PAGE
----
Duhaime's Law Dictionary

Unjust Enrichment Definition:

Benefiting from the action or property of another without legal justification.

Related Terms: Quantum Meruit, Constructive Trust, Nemo Debet Locupletari Ex Aliena Jactura

A unique species of constructive trust and although presently in vogue in family law to allow the court to split assets between unmarried spouses, unjust enrichment has been raised successfully in many commercial cases.

Maddaugh & McCamus suggest that the concept has civil law roots, premised on the Latin principle nemo debet locupletari ex aliena jactura.

In Smith v Versanyi, Justice Andrekson of the Court of Queen's bench adopted these words:

"The doctrine of unjust enrichment is an equitable concept created to remedy injustices that occur where one person makes a substantial contribution to the property of another person without compensation.

"... unjust enrichment arises when three elements are satisfied: an enrichment; a corresponding deprivation; and an absence of juristic reason for the enrichment. When a claimant is under no obligation contractual, statutory or otherwise to provide the work and services to the recipient, there will be an absence of juristic reasons for the enrichment.

"... personal as well as proprietary remedies are available to remedy unjust enrichment.

"Two remedies are possible: an award of money on the basis of the value of the services rendered, i.e. quantum meruit, and the one the trial judge awarded, title to the house based on a constructive trust."

Thus, there are said to be three conditions which must be met before you can get a court to force reimbursement or compensation based on unjust enrichment: (1) an actual enrichment or benefit to the defendant, (2) a corresponding deprivation to the plaintiff, and (3) the absence of a legal reason for the defendant’s enrichment. Seward v Seward:

"Unjust enrichment results where facts display an enrichment, and a corresponding deprivation in the absence of any juristic reason for the enrichment.

"The Court should consider two matters in determining whether there is an absence of juristic reason for the enrichment. First, the Court should consider whether there are any contractual or statutory obligations existing between the parties that would justify the enrichment. If the parties contracted to undertake certain activities, the fact that one of them greatly benefits from the contractual arrangement will not lead to a successful suit in unjust enrichment.

"The second matter into which the Court should inquire is whether the enrichment and the deprivation are unjust in the circumstances. In this regard, the ... requirement is met where a party prejudices himself or herself with reasonable expectation of receiving something in return, and the recipient party freely accepts the benefits conferred by the conferring party in circumstances where the recipient party knows, or ought to have known, of that reasonable expectation."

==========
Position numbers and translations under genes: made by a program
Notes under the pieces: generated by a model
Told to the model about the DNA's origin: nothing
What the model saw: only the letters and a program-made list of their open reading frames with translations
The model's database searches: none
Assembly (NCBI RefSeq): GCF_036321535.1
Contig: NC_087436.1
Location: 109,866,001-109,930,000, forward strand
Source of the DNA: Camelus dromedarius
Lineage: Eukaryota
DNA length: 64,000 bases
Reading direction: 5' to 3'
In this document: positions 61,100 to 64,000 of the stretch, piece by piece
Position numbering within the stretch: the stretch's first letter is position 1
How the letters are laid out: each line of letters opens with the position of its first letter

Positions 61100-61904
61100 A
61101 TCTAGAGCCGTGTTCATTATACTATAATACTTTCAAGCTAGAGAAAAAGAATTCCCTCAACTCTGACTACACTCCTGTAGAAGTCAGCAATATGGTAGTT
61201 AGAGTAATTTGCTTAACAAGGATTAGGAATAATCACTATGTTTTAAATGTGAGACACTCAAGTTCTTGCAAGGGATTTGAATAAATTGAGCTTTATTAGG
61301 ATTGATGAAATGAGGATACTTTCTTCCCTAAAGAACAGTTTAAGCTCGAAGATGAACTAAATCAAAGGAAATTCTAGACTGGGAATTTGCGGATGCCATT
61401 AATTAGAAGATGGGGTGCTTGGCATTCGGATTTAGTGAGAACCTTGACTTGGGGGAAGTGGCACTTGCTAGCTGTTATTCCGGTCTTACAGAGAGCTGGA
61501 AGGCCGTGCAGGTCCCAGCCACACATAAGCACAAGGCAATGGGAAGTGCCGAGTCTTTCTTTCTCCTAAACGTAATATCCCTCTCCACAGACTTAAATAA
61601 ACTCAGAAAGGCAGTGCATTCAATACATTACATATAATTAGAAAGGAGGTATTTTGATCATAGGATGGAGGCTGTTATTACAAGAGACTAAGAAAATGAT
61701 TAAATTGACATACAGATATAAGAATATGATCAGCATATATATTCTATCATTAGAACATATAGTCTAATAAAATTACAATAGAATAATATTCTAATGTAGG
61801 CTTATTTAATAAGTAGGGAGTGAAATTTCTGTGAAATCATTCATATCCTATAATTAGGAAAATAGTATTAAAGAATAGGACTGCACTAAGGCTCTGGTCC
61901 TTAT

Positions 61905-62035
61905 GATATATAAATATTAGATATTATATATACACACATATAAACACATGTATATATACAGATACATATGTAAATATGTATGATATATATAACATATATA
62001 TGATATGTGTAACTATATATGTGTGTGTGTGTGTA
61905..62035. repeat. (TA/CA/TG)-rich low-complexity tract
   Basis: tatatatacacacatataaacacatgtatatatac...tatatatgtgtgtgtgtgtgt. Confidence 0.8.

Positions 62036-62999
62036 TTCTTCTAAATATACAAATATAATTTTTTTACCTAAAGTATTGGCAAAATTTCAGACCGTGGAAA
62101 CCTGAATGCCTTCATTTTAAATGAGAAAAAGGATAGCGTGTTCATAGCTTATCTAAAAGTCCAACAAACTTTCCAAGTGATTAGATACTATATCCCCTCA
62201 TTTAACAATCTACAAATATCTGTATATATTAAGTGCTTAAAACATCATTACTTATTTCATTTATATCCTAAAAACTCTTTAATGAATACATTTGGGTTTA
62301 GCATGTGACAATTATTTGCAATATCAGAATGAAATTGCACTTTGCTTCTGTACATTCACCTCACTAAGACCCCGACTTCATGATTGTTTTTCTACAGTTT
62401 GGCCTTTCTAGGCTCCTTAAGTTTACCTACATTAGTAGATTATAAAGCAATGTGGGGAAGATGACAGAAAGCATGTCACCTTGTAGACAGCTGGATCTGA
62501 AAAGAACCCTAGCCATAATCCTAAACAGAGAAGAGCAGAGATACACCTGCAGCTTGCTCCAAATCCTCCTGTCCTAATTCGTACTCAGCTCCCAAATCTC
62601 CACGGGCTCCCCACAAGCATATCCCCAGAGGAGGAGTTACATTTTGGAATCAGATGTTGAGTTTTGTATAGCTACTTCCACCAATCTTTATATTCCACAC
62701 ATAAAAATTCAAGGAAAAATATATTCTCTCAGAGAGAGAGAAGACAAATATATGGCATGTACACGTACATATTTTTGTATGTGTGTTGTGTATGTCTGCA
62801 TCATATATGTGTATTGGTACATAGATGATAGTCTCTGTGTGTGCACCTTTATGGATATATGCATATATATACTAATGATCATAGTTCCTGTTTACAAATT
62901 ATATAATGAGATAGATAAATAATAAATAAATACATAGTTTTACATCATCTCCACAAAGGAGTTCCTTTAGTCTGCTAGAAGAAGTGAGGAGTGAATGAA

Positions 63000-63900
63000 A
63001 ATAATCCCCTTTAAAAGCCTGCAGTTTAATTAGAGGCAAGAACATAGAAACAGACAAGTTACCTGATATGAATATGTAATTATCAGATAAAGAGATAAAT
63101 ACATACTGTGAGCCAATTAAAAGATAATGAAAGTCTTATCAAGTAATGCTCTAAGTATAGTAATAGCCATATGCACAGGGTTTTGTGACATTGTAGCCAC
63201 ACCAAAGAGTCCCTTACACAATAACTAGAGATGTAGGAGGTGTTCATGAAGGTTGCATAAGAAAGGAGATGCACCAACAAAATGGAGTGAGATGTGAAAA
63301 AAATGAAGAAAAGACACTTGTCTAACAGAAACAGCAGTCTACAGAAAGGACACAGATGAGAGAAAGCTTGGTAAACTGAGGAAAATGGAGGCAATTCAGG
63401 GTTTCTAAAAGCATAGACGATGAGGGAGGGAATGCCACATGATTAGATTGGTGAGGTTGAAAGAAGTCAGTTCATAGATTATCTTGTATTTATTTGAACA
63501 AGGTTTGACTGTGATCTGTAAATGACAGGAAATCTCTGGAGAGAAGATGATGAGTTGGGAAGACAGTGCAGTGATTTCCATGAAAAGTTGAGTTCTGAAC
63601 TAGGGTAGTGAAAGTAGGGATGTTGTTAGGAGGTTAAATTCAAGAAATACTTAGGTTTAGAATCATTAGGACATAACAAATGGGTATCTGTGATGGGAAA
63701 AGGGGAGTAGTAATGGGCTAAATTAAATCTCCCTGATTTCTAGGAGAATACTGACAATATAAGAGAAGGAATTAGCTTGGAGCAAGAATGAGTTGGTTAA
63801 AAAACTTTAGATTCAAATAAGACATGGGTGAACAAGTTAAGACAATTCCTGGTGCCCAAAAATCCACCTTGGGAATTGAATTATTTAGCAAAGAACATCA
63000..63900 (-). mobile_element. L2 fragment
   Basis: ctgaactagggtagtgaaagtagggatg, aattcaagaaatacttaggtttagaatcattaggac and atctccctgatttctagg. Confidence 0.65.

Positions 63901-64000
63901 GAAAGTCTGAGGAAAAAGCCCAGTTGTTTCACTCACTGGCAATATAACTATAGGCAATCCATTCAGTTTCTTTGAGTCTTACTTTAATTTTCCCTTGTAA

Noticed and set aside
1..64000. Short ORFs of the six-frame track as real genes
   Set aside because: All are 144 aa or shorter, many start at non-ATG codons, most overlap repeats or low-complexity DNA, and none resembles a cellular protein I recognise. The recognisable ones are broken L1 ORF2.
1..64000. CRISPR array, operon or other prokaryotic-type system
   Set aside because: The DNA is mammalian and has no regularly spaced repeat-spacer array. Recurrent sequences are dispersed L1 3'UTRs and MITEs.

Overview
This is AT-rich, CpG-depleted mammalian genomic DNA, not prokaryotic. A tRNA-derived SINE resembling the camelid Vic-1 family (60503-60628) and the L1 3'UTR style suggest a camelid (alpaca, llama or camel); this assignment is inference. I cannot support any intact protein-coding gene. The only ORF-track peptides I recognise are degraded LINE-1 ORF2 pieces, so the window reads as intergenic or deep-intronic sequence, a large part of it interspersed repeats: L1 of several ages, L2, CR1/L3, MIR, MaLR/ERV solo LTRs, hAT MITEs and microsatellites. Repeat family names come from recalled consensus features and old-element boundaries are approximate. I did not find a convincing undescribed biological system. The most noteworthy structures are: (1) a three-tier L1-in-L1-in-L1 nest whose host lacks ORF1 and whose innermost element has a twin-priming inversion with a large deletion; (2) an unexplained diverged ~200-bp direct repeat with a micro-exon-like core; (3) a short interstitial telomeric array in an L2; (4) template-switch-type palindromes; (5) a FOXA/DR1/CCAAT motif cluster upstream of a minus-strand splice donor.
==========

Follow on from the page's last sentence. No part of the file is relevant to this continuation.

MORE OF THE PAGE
For example (and only theoretically as many countries have laws which have modified equity law in some situations), if you found somebody else’s cash and spent it, you might be sued for reimbursement under unjust enrichment.

The legal theory behind unjust enrichment is the constructive trust, which the court imposes upon the circumstances to hold the person unjustly enriched as the trustee for the person who should properly get the property back, held to be the beneficiary of the constructive trust.

Not just any collateral enrichment will suffice to ground an action based on unjust enrichment. In 2008 (Lovsin v Hodgins Estate), the Ontario Court of Appeal rejected an alleged constructive trust via unjust enrichment  adopting these words, although it must be noted that unjust enrichment is not a creation of the common law; it is an offspring of equity:

"The common law has never been willing to compensate a plaintiff on the sole basis that his actions have benefited another.

"To show that the enrichment was unjust, the provider of the benefits (here Ms. Lovsin) must reasonably expect to be compensated, and the recipients of the benefits (here Jack and Meryl Hodgins) must know or ought to have known of that reasonable expectation.

"(W)here one person in a relationship tantamount to spousal prejudices herself in a reasonable expectation of receiving an interest in property and the other person in the relationship freely accepts benefits conferred by the first person in circumstances where he knows or ought to have known of that reasonable expectation, it would be unjust to allow the recipient of the benefit to retain it."


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